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Title: Study of fundamental laser material interaction parameters in solid and powder melting
Author: Ayoola, Wasiu Ajibola
ISNI:       0000 0004 5915 3992
Awarding Body: Cranfield University
Current Institution: Cranfield University
Date of Award: 2016
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This study attempts to develop a set of parameters controlling the bead profile of deposits in powder melting, based on the spatial energy distribution of laser. Four parameters, identified as the laser material interaction parameters were used to study the bead profile formation in powder melting. The focus is put on control of the dimensional accuracy of powder deposits independently of the optical set-up and laser system. In the initial stage to understand the effect of welding parameters on the development of the fusion zone, a solid metal with homogenous and known thermal properties was used. The results indicate that for large beam diameters, typically used in cladding, power density and interaction time control the depth of penetration and beam diameter and interaction time controls the weld width. However, for small beam diameters, typically used in powder bed additive manufacturing, it was found that it is more difficult to achieve steady state conduction welds due to high conduction losses to the bulk material and rapid transition to keyhole regime. Therefore, with small beam diameters it is challenging to achieve pure conduction welds, which should guarantee good quality of deposits and low spatter. In the second part, the melting behaviour of solid material and powder for the same material type was compared. The build height in powder melting depends on layer thickness of the deposited powder and energy density, which needs to be provided to fuse the powder to the workpiece, which is equivalent to penetration in laser welding of solids. Similar to solid melting, the build width in powder melting is controlled by beam diameter and the interaction time. It was also found that with small beam diameters and large particle sizes it is more difficult to generate keyhole in the base plate, as compared to solid material. Therefore, despite the presence of spatter in the process, a full keyhole is often not generated. A set of parameters to describe the conduction welding process based on spatial distribution of laser energy has been developed. This enables achievement of a particular weld profile with various optical set-ups and potentially transfers of results between machines. However, more complex melting characteristics of powder requires some additional factors to be included to develop a similar model for powders.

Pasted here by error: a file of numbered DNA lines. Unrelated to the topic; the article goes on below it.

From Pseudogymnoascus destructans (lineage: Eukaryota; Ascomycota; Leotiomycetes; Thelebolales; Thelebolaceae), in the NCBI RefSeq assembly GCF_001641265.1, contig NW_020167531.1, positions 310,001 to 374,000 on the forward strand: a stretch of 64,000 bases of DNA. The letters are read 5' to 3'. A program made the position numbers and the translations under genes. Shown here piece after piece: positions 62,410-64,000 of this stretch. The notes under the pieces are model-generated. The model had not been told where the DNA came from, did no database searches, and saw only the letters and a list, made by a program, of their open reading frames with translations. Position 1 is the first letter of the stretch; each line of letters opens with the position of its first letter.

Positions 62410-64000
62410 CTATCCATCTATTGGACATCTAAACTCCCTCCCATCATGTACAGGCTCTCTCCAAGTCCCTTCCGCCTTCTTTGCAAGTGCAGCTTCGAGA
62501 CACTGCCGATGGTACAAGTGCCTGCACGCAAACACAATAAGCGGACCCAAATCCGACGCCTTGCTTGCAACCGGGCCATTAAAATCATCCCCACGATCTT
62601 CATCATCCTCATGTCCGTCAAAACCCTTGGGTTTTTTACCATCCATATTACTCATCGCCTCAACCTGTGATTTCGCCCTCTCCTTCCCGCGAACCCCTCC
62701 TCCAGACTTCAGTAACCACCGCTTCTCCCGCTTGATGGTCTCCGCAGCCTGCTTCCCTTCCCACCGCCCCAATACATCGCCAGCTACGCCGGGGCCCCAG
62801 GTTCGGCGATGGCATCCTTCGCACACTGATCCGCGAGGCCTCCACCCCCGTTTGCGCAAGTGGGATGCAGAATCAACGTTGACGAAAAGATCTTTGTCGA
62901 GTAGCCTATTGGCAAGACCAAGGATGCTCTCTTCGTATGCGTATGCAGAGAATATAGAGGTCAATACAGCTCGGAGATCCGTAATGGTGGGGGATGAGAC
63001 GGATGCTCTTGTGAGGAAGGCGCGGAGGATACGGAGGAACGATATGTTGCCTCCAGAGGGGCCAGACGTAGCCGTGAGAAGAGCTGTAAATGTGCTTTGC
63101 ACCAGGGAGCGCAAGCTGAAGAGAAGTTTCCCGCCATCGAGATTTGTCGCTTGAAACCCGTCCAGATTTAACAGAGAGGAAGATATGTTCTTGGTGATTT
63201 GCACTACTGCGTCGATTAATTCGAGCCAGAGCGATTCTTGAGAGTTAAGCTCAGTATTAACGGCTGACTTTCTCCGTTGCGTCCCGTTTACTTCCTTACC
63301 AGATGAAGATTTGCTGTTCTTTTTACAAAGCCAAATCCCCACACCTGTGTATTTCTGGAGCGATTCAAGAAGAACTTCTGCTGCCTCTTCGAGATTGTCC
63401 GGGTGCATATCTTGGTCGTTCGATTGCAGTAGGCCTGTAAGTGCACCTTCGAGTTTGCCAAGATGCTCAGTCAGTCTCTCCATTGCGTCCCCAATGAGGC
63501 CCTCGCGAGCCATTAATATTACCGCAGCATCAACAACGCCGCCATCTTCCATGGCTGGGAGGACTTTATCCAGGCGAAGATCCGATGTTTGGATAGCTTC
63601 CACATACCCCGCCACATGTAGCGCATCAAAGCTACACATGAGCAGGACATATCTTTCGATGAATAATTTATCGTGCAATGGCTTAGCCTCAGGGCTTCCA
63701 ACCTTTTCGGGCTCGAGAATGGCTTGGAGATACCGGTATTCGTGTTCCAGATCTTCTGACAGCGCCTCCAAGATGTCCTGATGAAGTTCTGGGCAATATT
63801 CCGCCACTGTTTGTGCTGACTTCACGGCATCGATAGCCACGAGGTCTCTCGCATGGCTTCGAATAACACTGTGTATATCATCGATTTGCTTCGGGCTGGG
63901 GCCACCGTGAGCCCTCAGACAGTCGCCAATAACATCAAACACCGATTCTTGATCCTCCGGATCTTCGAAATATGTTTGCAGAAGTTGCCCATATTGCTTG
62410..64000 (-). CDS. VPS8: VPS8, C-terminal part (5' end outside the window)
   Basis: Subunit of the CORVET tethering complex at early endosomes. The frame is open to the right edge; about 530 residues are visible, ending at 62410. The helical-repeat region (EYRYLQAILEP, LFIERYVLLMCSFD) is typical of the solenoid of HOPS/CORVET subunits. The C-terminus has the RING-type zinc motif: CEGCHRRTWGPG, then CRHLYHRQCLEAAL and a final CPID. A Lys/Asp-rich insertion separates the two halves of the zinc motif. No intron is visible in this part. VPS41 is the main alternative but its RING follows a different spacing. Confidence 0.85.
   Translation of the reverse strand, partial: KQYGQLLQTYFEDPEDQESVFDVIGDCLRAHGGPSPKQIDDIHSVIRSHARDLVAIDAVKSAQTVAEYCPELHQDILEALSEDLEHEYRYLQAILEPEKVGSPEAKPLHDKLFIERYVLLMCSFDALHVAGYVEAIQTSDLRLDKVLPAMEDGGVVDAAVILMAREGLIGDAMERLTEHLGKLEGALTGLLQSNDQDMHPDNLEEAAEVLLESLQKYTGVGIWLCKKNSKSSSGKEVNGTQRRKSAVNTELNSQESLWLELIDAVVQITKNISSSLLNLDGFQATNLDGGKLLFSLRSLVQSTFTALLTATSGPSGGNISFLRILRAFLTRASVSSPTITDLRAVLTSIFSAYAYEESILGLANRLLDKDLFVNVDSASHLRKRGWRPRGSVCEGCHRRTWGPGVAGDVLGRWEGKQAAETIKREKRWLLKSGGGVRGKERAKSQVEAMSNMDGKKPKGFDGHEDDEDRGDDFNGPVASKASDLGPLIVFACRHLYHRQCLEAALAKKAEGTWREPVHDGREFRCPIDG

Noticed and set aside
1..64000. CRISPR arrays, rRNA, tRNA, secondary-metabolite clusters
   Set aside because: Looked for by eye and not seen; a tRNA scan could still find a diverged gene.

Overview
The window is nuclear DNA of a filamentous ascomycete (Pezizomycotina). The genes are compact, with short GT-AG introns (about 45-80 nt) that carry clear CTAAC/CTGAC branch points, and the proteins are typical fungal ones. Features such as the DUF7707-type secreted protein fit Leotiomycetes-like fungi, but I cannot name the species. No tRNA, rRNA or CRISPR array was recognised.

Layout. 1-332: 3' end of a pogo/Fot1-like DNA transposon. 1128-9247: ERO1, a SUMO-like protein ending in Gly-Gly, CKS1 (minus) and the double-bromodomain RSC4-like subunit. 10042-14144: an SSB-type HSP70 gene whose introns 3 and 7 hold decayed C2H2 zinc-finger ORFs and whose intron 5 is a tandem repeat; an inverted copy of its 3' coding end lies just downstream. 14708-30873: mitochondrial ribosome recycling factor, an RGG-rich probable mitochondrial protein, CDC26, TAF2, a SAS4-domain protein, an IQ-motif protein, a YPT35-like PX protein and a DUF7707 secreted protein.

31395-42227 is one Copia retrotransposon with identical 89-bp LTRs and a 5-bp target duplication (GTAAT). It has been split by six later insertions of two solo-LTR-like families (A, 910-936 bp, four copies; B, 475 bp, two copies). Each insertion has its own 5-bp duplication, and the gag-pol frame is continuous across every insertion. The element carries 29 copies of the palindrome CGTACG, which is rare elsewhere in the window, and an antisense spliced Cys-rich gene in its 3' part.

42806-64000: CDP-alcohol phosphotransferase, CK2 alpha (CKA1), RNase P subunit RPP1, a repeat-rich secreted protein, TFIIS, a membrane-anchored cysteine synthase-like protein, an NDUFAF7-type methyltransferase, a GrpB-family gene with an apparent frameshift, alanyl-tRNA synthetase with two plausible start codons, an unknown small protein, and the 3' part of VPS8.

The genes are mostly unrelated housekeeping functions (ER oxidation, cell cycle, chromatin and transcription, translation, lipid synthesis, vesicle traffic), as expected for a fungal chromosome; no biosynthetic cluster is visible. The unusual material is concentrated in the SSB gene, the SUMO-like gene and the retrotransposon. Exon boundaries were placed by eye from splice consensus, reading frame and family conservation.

Supervisor: Williams, Stewart ; Suder, Wojciech Sponsor: Not available
Qualification Name: Thesis (Ph.D.) Qualification Level: Doctoral
EThOS ID:  DOI: Not available